Whatever you do, don’t use the conversion process as a time for redistribution, or introducing justice concerns, or anything other than preserving the existing wealth order. Do that separately from converting from old-style rights to water shares, says this paper, but even though I read to the end, we never returned to the idea.
I found the explanation of Water Registers (they’re like land titles, held in a single central location) straightforward enough. The process seemed like a major effort but as doable as any other part of this proposed undertaking. I notice that again, increasing commodification of water is asserted as a good outcome of creating water registers. (‘Banks will like this, now water rights could be mortgaged.’)
I am not sure I completely understand the priority tiers. They relate to the risk of not getting water. I may understand this better later, but for now, I am assuming that in a good tier, shareholders get allocations in dry years. In a medium tier, shareholders would get allocations in a normal year. In a bad tier, shareholders would only get water in very wet years. I’ll go with that until something I read later doesn’t make sense.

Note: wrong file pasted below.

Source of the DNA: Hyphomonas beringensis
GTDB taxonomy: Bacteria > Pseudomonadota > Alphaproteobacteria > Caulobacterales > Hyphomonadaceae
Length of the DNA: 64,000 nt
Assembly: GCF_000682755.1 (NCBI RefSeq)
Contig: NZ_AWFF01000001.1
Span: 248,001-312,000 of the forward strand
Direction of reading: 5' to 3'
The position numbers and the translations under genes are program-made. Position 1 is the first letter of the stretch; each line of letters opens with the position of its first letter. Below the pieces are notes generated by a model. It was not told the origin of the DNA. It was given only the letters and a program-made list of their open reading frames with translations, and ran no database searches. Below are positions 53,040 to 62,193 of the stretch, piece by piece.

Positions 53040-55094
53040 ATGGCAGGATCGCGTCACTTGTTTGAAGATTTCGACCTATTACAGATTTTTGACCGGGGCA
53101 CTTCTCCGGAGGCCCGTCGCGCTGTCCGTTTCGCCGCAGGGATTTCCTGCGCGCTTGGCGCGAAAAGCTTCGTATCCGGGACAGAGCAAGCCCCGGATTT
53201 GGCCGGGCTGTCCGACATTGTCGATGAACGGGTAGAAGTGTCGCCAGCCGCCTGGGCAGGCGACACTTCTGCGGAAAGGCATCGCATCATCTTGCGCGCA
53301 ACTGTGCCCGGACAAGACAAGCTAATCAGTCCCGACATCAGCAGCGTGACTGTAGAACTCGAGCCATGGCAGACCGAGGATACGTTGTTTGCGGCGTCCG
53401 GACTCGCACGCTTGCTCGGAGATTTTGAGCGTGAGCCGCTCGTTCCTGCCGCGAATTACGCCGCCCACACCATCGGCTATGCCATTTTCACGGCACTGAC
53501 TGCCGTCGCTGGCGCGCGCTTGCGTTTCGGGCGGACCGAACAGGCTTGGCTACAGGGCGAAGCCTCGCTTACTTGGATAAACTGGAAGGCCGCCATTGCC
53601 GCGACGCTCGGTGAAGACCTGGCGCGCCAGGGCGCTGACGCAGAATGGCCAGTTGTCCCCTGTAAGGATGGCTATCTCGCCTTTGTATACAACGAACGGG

This reminds me of bond ratings and tranches, which reminds me of The Subprime Primer. The Subprime Primer is so great. My friend and I read it aloud as a play once. Then my friend moved to Finland.
This was the shocking part of the water rights transformation process. Not the unbundling, not the accounts, not the governing boards. Within some boundary (watershed? basin? district? river reach?), this plan standardizes and sets the terms for all water transfers. Once established and the plan is adopted, there should be no legal means to appeal any transfer that follows those terms by any third party.